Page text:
Are you shopping for a efficient, reasonably priced home comfort system? If electricity is the best or only option available to you, a central heat pump or ductless mini-split could be a good choice. Both systems run on electric power and run in heating and cooling modes for 365 days of comfort. So, what’s it going to be — heat pump or mini-split? If you’re still trying to figure it out, read more about each HVAC system to help you settle on a make and model.
A heat pump is a kind of central climate control system. Unlike a furnace, which creates usable heat for the home by igniting a fuel source, a heat pump redirects heat from one place to another. In the winter, it draws heat energy from the air outdoors and deposits it inside. Then, a built-in reversing valve allows it to complete this process backward in the summer, running the same as an AC system to remove heat and humidity from indoor air and vent it outside.
A mini-split operates on the same principle as a heat pump. As a matter of fact, it is a kind of heat pump — but although they don’t use the ductwork. This is why it’s called a “ductless” system. A mini-split could be a ceiling- or wall-mounted unit with a built-in air handler. This indoor portion hooks up directly to an outdoor condensing unit through a tiny hole drilled into the wall. Various indoor units can connect with a single outdoor unit, allowing for whole-home comfort with no ductwork needed.
Here are key details to think about when choosing between a heat pump and a mini-split for your the U.S. home.
If your home is currently heated and cooled with a standard furnace and central AC system, the required ductwork infrastructure is already in place. So in this case, installing a heat pump is probably the more cost-effective solution.
That being said, if you live in an older home or have added on to the home, you might not have ductwork in reach. In this case, adding a mini-split is much less complicated and costs far less than putting in the ductwork required for a heat pump.
Heat pumps are managed in a way similar to most other central heating and cooling systems: by using a wall-mounted thermostat installed in a central location. On the other hand, ductless mini-splits use a remote that lets you adjust each wall-mounted unit from anywhere in the room.
If you’re satisfied with controlling the temperature throughout the house using a single thermostat, zoning may not be necessary. If it is, you can improve home comfort and reduce wasted energy by heating and cooling separate rooms separately.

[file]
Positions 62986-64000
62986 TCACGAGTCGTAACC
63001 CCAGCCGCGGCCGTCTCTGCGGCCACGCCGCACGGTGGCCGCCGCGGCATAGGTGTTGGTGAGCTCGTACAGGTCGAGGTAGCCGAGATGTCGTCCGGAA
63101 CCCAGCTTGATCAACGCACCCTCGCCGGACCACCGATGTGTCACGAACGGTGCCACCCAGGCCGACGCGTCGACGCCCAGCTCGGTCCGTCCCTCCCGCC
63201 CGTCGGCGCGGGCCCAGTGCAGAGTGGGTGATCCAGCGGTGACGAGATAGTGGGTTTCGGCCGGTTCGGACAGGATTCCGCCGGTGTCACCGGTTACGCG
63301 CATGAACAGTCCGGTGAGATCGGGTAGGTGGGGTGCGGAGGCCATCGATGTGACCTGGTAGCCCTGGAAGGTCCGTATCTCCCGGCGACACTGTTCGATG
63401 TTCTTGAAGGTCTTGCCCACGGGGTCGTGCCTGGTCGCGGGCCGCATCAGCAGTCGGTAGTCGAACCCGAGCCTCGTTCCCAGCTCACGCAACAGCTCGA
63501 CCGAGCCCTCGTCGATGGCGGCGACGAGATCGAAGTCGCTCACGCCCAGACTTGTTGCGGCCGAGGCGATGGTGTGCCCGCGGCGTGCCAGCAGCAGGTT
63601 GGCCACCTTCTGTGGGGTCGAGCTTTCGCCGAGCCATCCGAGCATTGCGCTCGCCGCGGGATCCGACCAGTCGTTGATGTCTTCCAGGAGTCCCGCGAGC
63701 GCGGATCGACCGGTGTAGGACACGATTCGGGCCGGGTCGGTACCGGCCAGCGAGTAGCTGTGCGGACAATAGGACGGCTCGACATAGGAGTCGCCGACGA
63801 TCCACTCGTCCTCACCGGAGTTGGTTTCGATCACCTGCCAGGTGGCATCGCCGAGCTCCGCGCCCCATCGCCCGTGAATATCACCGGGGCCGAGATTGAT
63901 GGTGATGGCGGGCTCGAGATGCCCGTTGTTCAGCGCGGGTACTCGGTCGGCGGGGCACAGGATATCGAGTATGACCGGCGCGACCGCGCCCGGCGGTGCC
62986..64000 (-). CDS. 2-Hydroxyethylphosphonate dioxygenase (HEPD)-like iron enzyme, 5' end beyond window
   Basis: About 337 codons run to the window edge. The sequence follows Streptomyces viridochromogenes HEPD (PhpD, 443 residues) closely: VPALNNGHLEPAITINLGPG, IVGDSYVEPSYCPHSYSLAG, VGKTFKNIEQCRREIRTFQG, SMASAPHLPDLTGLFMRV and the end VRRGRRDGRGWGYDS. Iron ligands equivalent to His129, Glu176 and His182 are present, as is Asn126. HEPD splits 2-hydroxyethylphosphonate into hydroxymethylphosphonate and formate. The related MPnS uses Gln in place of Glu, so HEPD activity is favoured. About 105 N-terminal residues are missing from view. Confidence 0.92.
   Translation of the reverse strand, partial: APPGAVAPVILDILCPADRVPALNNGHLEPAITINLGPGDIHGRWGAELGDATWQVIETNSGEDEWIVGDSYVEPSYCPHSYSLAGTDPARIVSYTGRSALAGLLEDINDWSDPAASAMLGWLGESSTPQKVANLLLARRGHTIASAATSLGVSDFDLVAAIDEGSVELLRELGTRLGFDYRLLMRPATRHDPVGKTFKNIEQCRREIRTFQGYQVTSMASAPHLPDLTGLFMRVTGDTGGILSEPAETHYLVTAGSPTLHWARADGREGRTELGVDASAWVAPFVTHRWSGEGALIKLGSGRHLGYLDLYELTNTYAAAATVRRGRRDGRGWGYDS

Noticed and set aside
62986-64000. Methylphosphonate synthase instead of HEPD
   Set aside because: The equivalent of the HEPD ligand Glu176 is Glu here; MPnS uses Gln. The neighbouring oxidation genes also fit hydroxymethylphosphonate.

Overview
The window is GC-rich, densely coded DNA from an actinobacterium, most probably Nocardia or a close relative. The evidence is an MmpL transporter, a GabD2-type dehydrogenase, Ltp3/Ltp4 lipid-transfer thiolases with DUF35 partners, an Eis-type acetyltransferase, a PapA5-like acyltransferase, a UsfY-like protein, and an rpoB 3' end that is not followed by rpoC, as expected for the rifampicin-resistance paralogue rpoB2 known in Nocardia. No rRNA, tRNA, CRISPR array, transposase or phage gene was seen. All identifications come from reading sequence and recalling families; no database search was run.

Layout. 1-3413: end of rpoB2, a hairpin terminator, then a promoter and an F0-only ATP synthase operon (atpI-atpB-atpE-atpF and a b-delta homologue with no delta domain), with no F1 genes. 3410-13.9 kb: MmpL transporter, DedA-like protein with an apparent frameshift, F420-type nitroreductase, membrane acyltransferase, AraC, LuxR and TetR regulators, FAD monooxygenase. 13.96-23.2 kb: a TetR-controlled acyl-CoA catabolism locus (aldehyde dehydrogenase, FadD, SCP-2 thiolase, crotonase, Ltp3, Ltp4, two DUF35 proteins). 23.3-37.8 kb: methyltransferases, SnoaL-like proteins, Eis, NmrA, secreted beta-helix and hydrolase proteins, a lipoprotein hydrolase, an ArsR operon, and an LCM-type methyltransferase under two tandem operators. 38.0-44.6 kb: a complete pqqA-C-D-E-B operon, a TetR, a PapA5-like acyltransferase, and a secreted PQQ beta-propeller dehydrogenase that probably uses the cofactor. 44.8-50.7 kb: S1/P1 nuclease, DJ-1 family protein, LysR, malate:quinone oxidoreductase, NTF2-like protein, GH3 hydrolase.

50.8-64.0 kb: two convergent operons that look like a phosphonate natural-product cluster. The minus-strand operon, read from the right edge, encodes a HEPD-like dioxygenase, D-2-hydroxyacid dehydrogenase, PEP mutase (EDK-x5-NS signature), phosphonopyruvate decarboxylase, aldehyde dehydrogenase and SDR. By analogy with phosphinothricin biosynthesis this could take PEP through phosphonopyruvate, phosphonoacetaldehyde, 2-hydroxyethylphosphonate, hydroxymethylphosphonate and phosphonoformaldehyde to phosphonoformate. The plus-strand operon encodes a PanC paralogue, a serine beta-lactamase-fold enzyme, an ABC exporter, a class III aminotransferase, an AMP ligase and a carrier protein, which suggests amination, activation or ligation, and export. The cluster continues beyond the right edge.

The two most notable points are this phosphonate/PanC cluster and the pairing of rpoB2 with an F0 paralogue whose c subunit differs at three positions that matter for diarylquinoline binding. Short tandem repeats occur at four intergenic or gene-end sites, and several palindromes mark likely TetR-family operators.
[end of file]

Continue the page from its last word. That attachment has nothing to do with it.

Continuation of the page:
Such ‘zoned’ temperature control can be added into a central heat pump system by installing multiple thermostats and ductwork dampers. But it may be simpler and more practical to install mini-splits in rooms with precise temperature requirements, whether they’re heated and cooled by a central HVAC system or not.
Heat pumps don’t prioritize flexibility. Instead, they can replace your existing furnace and air conditioner and deliver whole-house comfort thanks to a network of air ducts.
Mini-splits have greater versatility for where you can put the unit. You can place one in a single room that you would otherwise find tricky to keep comfortable. You can mount one in a transformed garage or sunroom without adding more ductwork. You can also install a mini-split air handler in each room, all connected to the outdoor condensing unit for cost-effective operation.
New heat pumps are more efficient than ever. There are even cold-climate versions available for a performance boost at low temperatures.
Regardless, ductless mini-splits are generally more efficient because they don’t suffer the energy losses associated with leaky ductwork. The average home loses more than 20% of the air passing through the ductwork to poor air sealing or a lack of insulation. This suggests that a mini-split is more likely to offer the same quantity of hot or cold air at a lower cost.
Heat pumps look pretty much the same as central air conditioners. The outdoor unit is nearly indistinguishable, and the indoor air handler stays within a utility closet or place in the basement.
In contrast, mini-splits are easy to view. The air handlers come in sleek jackets designed to be inconspicuous, but they are clearly visible in any room in which they are mounted on the wall or ceiling.
No matter which system you decide is right for your home, Service Experts Heating, Air Conditioning & Plumbing can complete the professional installation you count upon. Our service providers are ready to provide excellent products and services backed by our one-year 100% satisfaction guarantee. To ask more questions about heat pumps vs. mini-splits or request an installation estimate, please contact your nearby Service Experts Heating, Air Conditioning & Plumbing office today.
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